These items have serious implications for cannabis investors
I have noted two important items investors appear to have missed last week that have potentially serious implications. One has to do with Aphria and the other with the Altria transaction:
There is an entire section in the Hindenburg report, “Aphria – A Shell Game with a Cannabis Business on the Side,” that is critical of Aphria’s Canadian growing operations at Leamington. Here are some direct quotes taken from the report given by a former – admittedly unidentified – employee:
We spoke with a former worker at Aphria’s facility which described the Aphria approach in rather different terms:
The motto should be quality over quantity, but it’s probably the other way around. It’s more quantity over quality.
As far as management:
A lot of the people who are running the show are young, possibly not very experienced in what they are doing
This has led to issues such as audit failures, mold, and bug infestations:
We were constantly running into errors and not passing audits with Health Canada and having issues with bugs…it kind of became a bit of a circus.
We had a lot of issues with mold and right now the facility is infested with bugs.
Every single room that has product in it in that (Leamington) facility right now has bug problems.
What is troubling about these allegations is not that they were made. We all know of cases where a disgruntled former employee makes statements with revenge in mind. What is most bothersome, however, is that all of this is within Aphria’s immediate command and control. It would be very easy to deny or disprove these particular claims. I haven’t been able to find and read every comment made by Aphria management over the past few days but I have not seen anyone denying these statements. My question is simple: Why not?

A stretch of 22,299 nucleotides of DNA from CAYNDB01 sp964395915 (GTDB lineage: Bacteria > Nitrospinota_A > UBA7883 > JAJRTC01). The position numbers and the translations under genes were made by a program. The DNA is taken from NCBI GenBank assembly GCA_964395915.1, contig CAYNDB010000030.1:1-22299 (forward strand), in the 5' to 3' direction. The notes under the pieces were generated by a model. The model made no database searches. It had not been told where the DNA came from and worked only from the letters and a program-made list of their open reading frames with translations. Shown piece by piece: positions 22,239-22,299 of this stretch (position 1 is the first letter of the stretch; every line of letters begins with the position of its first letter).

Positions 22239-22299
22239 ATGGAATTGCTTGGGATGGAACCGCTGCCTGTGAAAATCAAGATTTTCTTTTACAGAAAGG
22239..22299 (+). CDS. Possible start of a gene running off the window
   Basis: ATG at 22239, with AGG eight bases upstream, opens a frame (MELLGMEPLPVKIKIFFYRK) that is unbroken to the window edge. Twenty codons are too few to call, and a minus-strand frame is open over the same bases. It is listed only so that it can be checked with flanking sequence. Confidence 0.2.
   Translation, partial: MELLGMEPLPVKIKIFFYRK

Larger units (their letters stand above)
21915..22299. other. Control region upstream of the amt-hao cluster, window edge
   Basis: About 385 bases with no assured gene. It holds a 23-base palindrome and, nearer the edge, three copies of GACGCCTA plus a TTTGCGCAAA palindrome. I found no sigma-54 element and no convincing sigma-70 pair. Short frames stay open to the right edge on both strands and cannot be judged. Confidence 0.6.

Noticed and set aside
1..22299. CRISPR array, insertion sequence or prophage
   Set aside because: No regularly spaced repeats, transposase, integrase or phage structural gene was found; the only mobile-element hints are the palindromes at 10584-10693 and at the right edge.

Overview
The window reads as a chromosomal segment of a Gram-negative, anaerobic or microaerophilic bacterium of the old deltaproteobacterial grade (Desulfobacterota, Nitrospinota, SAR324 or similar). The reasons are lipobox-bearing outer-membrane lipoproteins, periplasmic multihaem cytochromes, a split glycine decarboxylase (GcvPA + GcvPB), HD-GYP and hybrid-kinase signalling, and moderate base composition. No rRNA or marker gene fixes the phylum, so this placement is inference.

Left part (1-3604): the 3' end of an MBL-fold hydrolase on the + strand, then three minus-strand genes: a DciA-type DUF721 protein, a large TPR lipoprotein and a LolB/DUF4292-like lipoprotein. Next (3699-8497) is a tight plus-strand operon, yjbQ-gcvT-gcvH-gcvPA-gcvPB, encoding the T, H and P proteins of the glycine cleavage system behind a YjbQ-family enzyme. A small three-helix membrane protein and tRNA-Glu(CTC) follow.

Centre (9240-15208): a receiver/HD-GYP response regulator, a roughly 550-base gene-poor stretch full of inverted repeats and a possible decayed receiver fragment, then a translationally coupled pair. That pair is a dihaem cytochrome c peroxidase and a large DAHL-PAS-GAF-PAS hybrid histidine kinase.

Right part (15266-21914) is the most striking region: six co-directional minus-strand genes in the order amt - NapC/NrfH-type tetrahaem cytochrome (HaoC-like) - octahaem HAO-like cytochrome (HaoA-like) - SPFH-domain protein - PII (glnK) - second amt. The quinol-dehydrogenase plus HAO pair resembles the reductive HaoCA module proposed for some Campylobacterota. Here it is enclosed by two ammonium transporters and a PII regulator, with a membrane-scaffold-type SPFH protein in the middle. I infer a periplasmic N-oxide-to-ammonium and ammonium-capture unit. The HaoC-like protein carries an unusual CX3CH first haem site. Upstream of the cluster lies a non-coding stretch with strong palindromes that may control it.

With respect to the Altria/Cronos transaction, we have to ask why did Altria bypass Aurora Cannabis (NYSE: ACB) and Aphria? Of course, based on last week, maybe we have a clue about Aphria. Measured by sales, Altria is the largest tobacco company in the world and could have taken anyone. I’m also sure they did due diligence on several possible candidates before settling on Cronos. I’m less interested in why they chose Cronos and more interested in why they didn’t choose ACB or APHA.
Conclusion: last week sent shock waves through the cannabis industry. In the short run, it appears the naysayers will prevail. By short run I mean a few weeks, perhaps until year end. After that I think investors will overcome the unfortunate timing of the Altria/Cronos announcement and the market will move higher. To date, two major companies have taken steps to lock up cannabis partners. Constellation, an adult beverage company and Altria, the world’s largest tobacco company. But there are far more, large cap beverage, tobacco and pharmaceutical companies out there than there are reasonable cannabis companies to acquire, especially if ACB and APHA are not top picks. So there could be a spurt in acquisitions that bring smaller names such as Organigram ((TSXV: OGI) and CannTrust (TSX: TRST) into play. This would generate a lot of excitement and speculation in the group.